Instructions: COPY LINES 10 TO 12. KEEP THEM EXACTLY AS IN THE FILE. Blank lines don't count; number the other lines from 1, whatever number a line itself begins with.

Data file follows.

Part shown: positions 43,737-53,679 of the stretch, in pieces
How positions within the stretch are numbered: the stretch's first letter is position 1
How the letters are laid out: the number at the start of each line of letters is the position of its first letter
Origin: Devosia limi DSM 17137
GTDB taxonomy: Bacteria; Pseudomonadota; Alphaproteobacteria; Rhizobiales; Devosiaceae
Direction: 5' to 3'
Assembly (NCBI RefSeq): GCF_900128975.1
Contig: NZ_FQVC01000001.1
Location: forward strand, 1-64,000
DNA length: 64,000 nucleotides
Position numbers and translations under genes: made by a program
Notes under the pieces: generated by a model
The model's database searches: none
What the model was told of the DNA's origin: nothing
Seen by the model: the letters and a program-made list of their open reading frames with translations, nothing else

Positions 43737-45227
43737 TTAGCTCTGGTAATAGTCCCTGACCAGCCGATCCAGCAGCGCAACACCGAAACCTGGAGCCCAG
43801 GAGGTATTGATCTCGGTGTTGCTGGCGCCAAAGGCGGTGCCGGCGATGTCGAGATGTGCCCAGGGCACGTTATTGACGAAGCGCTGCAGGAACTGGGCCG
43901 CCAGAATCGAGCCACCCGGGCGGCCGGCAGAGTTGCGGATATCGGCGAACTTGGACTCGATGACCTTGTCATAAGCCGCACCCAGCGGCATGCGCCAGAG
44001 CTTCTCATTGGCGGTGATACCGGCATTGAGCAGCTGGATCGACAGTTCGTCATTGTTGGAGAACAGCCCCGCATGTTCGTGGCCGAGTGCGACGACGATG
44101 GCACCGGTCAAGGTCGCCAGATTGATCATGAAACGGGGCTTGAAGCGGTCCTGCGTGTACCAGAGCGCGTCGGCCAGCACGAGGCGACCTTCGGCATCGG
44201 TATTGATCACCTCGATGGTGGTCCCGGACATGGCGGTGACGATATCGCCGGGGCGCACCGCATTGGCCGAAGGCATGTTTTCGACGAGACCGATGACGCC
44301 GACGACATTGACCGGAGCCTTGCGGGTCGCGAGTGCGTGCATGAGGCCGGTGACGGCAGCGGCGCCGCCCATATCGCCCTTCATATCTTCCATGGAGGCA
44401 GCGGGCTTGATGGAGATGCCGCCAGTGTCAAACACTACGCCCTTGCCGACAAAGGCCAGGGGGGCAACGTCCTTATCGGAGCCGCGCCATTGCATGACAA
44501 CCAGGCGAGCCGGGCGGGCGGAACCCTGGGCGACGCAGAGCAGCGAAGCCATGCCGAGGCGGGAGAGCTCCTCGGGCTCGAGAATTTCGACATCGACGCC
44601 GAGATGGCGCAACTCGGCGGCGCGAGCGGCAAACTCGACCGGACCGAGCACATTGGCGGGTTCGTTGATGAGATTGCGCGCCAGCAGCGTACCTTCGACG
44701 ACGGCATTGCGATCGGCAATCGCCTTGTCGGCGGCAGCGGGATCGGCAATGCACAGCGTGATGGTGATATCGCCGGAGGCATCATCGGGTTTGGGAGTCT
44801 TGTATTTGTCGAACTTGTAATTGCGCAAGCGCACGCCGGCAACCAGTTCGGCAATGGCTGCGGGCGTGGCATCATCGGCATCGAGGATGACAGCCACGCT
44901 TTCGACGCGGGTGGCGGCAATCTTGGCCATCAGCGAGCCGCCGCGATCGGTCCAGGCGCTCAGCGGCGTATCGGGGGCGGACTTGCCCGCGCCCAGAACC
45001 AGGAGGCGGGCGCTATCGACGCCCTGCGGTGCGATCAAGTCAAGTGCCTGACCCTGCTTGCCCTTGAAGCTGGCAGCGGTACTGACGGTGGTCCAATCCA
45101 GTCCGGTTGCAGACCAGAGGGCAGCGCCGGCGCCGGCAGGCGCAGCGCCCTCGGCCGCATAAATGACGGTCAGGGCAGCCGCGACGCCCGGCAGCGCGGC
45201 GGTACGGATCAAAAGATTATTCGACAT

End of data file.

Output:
DNA length: 64,000 nucleotides
Position numbers and translations under genes: made by a program
Notes under the pieces: generated by a model